“You can actually see little shreds of plastic in this jar”
Those are the first words we heard from our Director of Water Quality, Sandra LaVigne, after she returned with a sample from GSWA’s first microplastic sampling run. While we knew that microplastics were out there, we had no idea results would be so striking and immediate! It’s just when you think you have grasp on what’s out there, you find out there’s always more to uncover…
GSWA was formed in 1981 and since that time we have worked hard to establish the water quality standards for our watershed. Through our stream monitoring program and water quality testing, we are able to give you an accurate and timely snapshot of what’s in the water. Since 2016, we’ve become the Passaic River Waterkeeper Alliance Affiliate and in 2017 expanded these test locations to include several sites further down the upper Passaic River.
At the same time, plastic pollution gained widespread media attention as an emerging pollutant in our environment. The most striking example of macro plastics pollution (that is, large easily visible items) is seen in our oceans – with the Great Pacific garbage patch and marine wildlife entanglement. Then came microplastic pollution. First, beauty products were blamed as the public discovered that microbeads in personal care products were made of tiny plastic granules that were showing up in our waterways. Then, we started hearing about plastic bags, plastic bottle caps, and plastic straws breaking down and slowly killing marine animals. As scientists painstakingly gathered data about this pollution, we discovered that microplastics are not just limited to the oceans. New data has revealed that even fleece fabric sheds an astounding number of synthetic plastic fibers with each wash, adding another strain upon our rivers. It’s obvious, but you know how the old saying goes.
Since GSWA is a leader in establishing water quality protocols for our watershed, we must expand our water quality data to include this disturbing new pollutant. There are certainly microplastics in our very own streams but just how much? That is the question we seek to answer.
At the end of November, our first round of microplastic sampling is well underway. Lead by our WQ Director, Sandra, education associate Adam Palmer, intern Chris Gocklin, and our tireless volunteers; John Kramer, Kathy Schwartz, and Cathy Lee have been out dipping their nets and sampling the test sites for our first ever microplastic sampling run.
“You can actually see little shreds of plastic this in jar” Sandra didn’t mince words after she returned from her first sampling run. The discovery of new scientific insight is exciting, but it belies a disturbing fact: there are pollutants in our streams that had gone undetected.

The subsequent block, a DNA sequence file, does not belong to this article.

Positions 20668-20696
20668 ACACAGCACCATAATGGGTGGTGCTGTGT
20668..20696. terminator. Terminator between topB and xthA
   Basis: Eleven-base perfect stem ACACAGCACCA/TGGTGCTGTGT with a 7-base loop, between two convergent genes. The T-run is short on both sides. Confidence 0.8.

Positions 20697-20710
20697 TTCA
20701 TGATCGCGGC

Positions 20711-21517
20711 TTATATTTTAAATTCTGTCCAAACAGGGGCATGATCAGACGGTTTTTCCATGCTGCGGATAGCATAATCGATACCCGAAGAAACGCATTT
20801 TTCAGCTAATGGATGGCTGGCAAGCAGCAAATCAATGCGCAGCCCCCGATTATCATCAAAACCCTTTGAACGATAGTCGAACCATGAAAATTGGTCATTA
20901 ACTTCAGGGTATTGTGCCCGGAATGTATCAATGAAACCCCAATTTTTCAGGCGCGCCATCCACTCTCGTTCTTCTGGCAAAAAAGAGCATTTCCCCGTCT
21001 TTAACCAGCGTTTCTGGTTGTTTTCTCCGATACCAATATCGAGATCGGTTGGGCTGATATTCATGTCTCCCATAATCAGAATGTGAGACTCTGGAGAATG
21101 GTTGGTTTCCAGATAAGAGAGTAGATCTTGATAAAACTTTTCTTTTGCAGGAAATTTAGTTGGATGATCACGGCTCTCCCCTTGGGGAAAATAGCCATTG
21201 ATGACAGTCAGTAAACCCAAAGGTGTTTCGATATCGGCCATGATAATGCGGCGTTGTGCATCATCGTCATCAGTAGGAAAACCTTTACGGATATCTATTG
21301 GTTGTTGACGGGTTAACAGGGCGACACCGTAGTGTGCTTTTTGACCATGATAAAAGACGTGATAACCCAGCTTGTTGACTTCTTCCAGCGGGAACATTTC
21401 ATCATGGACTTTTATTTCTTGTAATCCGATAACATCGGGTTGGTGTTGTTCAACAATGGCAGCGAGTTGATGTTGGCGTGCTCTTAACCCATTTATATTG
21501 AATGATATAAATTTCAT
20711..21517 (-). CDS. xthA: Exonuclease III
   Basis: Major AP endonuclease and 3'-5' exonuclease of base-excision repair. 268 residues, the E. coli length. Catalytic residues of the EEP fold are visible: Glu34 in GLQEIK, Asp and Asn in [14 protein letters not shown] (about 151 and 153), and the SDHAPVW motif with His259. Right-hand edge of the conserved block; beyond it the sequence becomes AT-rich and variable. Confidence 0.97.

Microplastics Sampling: How do we do it?
Starting in November, we are conducting a preliminary, baseline study for microplastics. Our data will come from all four tributaries of the Passaic River in the Great Swamp Watershed, as well as the headwaters of the Passaic. In line with our chemistry sampling, we will also be sampling for microplastics in areas of the main stem of the Passaic River area, including the Berkeley Heights area, where elevated levels of microplastics were found by NY/NJ Baykeeper.
Starting in the Spring of 2019, we will choose eight to ten sites to conduct a more in-depth study. Samples will be collected twice at each sample location, once in dry conditions and once in wet weather conditions. These samples will be collected in conjunction with Rutgers University, with one of their environmental studies students as a member of our regular sampling team. With this more extensive study we will be better able to quantify the microplastics in the sample locations, and begin to build a data base of the amounts and types of plastics found in these areas.
Using the data collected we will work with communities on solutions for the growing issue of plastics in our waters. Though many local business and restaurants are beginning to reduce their plastic usage, cutting out single use plastics such as straws, more awareness needs to be brought to the issue. GSWA has a strong history of advocating for positive environmental change and microplastics is an important issue that is affecting our waters.
Want to become involved in our project?
If you want to be at the forefront of gathering this important data for your community, please contact Sandra LaVigne for information on how you can help. If you are a community leader, please reach out to us about scheduling public information sessions by GSWA to help your community understand this pressing environmental issue and how we can all make strides in improving the water quality of the Passaic River, the source of drinking water for over 1 million New Jersey residents.
by GSWA Membership Associate, Kristina Necovska